companion short to the darjeeling limited. i guess it’ll be most well known for the nude scene with natalie portman. it does a good job of telling a story without telling a story and it has the wes anderson look. not sure why this was a short instead of part of the film. i suppose it doesn’t really fit with the rest of the film, which follows the three brothers while they’re together. this short follows only jason schwartzman’s character so it is a bit out of place in the context of the film.B-
probably the most enigmatic of anderson’s films. i just never knew exactly what anderson was doing with the film. it’s certainly a film about three brothers and their unique relationship with each other. it’s also a film about the different ways in which they coped with the death of their father. in the end they literally let go of his baggage and are able to go on with their lives. in this way i suppose it has the potential to be anderson’s most poignant film, but that honor still belongs to rushmore, if you ask me. the broad strokes of the film are pure wes anderson and couldn’t be mistaken for anyone else – a set of idle rich people embark on various adventures, relationships are oddly honest and mercurial, the look of the picture is anything but conventional, and the music is great. most people probably won’t like the film, but that’s the essence of anderson and there’s nothing wrong with that.B
there’s not much real about this film. what’s his face’s performance was interesting, but not nearly as good as his work in half nelson. the pop psychology was so transparent, obvious and obnoxious that i was actually annoyed by the time the film finally wrapped up. there was a certain potential in the symbolism of the doll and lars’ delusion, but there simply wasn’t enough meat to make for a feature film.
the most interesting thing about this movie is that i know the guy who does many of the dolls featured on the webpage in the film. he was a parttime tattoo artist in davis and he made plenty of money making lonely guys happy with plastic dolls.C-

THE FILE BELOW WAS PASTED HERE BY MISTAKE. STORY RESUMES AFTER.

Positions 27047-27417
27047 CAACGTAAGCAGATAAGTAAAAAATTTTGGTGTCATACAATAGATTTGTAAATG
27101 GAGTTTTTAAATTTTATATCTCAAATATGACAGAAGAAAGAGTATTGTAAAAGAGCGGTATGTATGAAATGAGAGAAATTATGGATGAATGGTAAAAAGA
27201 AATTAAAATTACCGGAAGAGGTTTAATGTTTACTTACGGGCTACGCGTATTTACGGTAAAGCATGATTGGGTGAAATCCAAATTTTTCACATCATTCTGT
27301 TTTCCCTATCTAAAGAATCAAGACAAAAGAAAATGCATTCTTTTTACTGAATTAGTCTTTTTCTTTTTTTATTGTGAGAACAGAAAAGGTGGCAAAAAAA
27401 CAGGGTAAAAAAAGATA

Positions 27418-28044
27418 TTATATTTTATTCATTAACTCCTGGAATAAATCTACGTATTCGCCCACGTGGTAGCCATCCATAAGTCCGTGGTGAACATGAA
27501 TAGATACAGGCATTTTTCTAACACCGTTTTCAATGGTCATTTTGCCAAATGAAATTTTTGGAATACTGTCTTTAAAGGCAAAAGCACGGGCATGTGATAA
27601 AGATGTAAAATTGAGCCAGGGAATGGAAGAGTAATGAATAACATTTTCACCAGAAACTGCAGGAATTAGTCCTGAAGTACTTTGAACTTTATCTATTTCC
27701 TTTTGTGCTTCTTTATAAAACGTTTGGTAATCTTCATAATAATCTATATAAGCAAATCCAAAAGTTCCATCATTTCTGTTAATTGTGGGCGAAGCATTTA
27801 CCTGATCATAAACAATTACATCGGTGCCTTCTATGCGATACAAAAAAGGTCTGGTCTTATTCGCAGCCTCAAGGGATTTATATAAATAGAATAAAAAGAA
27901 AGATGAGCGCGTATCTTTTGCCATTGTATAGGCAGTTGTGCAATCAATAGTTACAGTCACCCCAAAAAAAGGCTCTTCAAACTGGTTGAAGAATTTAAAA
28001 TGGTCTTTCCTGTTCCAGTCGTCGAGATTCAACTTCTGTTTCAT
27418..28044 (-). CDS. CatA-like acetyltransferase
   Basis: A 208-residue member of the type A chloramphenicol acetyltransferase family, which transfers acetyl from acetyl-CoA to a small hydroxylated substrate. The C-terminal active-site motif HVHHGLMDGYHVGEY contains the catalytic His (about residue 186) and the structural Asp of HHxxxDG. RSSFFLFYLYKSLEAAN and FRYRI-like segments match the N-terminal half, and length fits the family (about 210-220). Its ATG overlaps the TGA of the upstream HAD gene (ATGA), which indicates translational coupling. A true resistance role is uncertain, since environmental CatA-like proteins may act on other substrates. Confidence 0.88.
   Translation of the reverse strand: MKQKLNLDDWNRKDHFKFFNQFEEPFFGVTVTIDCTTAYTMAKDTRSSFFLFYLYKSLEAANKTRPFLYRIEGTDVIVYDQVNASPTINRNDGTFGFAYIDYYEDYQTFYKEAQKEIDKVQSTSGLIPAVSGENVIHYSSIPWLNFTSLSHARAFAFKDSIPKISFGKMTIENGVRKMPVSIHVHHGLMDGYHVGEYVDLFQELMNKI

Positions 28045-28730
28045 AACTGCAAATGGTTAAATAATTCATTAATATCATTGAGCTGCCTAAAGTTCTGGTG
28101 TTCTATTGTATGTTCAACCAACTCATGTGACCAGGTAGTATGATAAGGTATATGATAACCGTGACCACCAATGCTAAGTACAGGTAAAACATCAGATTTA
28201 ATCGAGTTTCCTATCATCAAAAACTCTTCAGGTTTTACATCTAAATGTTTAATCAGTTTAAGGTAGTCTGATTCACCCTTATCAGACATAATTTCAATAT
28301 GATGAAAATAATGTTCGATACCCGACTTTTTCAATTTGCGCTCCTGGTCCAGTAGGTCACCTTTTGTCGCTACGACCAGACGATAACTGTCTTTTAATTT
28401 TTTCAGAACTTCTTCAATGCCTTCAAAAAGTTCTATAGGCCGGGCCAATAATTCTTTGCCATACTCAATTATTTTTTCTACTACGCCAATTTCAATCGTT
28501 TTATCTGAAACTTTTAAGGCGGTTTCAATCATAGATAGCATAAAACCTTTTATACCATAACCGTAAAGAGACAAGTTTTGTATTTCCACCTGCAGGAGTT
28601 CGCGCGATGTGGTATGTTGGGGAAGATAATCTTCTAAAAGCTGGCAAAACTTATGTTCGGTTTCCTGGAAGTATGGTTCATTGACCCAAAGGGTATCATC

the film is billed as a comedy and the large audience certainly received it as such, but i couldn’t help watch it as a tragedy with only one possible outcome: he doesn’t get the girl. dan’s predicament (he unwittingly falls in love with his brother’s girlfriend) is the kind that doesn’t lead to a marriage, unless you’re talking about one of the jerry springer variety. it just didn’t feel right.
the film is definitely hedges – sondre lerche does the soundtrack just as stephin merritt did for pieces of april. the film is also about a large family gathering and death looms large in this story as it did in pieces of april and what’s eating gilbert grape (which he wrote).
steve carrell does a fine job. depressing film, but i’m probably the only one who thought so.B-
a brilliant film. hughes’ depiction of family life, teenagers, his work with john candy (the apex of both their careers), his use of sound, his writing are all notable and truly top notch in the comedy genre. one of the best of the decade.A+
short documentary from kubrick. tough to find. nothing amazing, but kubrick directed it so it’s worth watching for the completist.C+
not bad for a first effort as a director. the title is annoying for two reasons: i always want to say “gone daddy gone” because of the violent femmes song and it comes from a line in the film that was delivered by the film’s worst actor; or at least its worst performance. casey affleck is effective as the moral center of the film. i heard people talking after the film was over about the decision he had to make near the film’s end. they remarked that it was a tough decision to make, but i felt it was quite easy to make the decision, though tough to actually do it. the film i saw afterwards (rendition) addressed the issue of making a vigilante decision because one thinks that it’s the best thing to do in spite of established laws. when we eschew laws and morality and make judgements based upon our limited knowledge things fall apart. this is why affleck’s decision was easy, in spite of some audience members’ thoughts to the contrary. hubris mixed with good intentions account plenty of problems in the world and casey affleck’s character refused to be a part of that when given time to think about it.